GOP senators melt down after Democrats roll over them and pass the COVID aid bill
Senate Majority Leader Mitch McConnell of Kentucky speaking at CPAC 2011 (Gage Skidmore/Flickr)

Republican senators on Saturday voiced their dismay that Democrats passed coronavirus relief without letting the GOP water it down to make Joe Biden's re-election less likely.

Learning from the mistakes from the Obama administration, the Biden administration focused on the policy outcomes of the legislation instead of focusing on the optics of attempting bipartisanship.

"The Senate approved a $1.9 trillion coronavirus relief plan on Saturday, as Democrats muscled through a marathon debate — and overcame dissent from moderates within their own ranks — to move one step closer to delivering President Biden his first legislative victory. Democrats voted to adopt the bill without any Republican support after a more than 24-hour, around-the-clock session," The Washington Post reported Saturday. "It will now fall to the House to consider the sweeping package once again before it can become law and any of the aid can be dispersed."

"The Senate's passage of the measure marked an early win for Biden and his congressional Democratic allies, who had promised in the wake of the 2020 presidential election to authorize a robust package of new coronavirus aid –- including another round of one-time checks for families -– as one of their first acts," the newspaper explained. "The relief measure includes a new round of up-to $1,400 stimulus checks for millions of Americans, $350 billion for cash-strapped cities and states, $130 billion for schools, and other sizable sums for a wide array of programs including food assistance, rental relief and coronavirus vaccine distribution. The bill also authorizes an additional $300-per-week in unemployment payments until early September, trimming the amount that House Democrats initially had approved earlier in the month."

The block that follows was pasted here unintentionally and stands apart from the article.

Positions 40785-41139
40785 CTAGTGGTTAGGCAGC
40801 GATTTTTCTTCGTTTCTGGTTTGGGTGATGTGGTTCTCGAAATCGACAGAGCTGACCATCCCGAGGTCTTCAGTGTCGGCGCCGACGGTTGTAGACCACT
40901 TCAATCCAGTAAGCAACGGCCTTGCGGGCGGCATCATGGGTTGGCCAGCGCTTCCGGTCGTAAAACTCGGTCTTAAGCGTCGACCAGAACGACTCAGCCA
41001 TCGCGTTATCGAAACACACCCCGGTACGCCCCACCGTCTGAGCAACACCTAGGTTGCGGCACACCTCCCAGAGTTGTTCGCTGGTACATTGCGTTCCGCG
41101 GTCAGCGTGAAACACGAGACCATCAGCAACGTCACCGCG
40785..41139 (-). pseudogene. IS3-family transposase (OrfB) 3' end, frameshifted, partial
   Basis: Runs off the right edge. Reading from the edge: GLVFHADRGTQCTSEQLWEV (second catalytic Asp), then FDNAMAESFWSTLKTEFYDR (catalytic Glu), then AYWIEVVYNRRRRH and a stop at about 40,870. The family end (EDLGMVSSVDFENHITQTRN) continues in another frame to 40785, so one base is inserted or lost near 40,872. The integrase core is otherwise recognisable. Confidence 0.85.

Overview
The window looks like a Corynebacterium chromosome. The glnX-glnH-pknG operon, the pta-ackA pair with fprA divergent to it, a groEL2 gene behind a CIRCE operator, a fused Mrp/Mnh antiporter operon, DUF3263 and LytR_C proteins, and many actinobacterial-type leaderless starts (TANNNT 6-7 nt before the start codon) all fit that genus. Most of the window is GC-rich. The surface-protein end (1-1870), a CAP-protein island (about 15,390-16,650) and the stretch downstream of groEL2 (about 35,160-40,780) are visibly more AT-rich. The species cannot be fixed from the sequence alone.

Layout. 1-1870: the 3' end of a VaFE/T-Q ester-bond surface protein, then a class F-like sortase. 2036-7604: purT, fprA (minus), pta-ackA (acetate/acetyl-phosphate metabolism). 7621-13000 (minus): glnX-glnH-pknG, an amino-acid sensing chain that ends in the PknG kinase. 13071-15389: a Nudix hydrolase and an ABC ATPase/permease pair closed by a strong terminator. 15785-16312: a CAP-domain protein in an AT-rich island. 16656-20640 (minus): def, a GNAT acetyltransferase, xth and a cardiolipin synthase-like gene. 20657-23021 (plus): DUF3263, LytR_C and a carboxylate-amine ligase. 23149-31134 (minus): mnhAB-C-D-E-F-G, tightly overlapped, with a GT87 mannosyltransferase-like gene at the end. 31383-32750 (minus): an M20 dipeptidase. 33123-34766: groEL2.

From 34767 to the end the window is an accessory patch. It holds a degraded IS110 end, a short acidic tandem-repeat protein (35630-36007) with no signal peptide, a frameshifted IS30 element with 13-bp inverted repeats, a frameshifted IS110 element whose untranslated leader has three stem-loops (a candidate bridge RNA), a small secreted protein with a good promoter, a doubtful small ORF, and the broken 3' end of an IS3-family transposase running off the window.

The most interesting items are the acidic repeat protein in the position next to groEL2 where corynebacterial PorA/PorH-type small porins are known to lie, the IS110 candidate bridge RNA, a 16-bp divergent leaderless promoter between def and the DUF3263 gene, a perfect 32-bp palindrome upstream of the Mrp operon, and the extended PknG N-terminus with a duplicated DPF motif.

Upon passage, Republicans issued statements complaining about the vote that will allow Democrats to take all the credit for the legislation. Many Republicans complained about the bill lacking GOP support, even though the package has the support of the majority of Republican voters.

Senate Minority Leader Mitch McConnell (R-KY) complained that the bill was not passed "honestly" because it did not allow a minority of Republicans to block the legislation.

McConnell argued, "Democrats decided their top priority wasn't pandemic relief. It was their Washington wish-list. It was jamming through unrelated policy changes they couldn't pass honestly."

Sen. Rob Portman complained that "neither the president nor congressional Democrats took any of our ideas on how to tailor it to those most in need. As a result, not a single Republican voted for the partisan bill in the House or Senate."

"With Democrats rushing this horribly flawed bill through Congress using a process designed to ensure they do not need any input from Republicans, it is clear whatever President Biden meant when he promised unity, he has failed miserably," Sen. Kevin Cramer (R-ND) said. "When this proposed legislation came before the Senate, Republicans used the tools at their disposal to push back, offering a series of amendments to hold Democrats accountable and expose their extreme agenda."

Sen. Mitt Romney (R-UT) also criticized Democrats for not watering-down the bill.

"Republican, in good faith, sought to negotiate a compromise bill that would have targeted COVID assistance to those who really need it," Romney claimed.

Sen. John Thune (R-SD) complained, "This is the first COVID bill to be entirely partisan because it isn't designed to help end the pandemic – it's a blatant attempt from Dems to jam through a partisan wish list."

Senate Republicans even put out a video complaining that Republicans were basically irrelevant in the passing of coronavirus relief.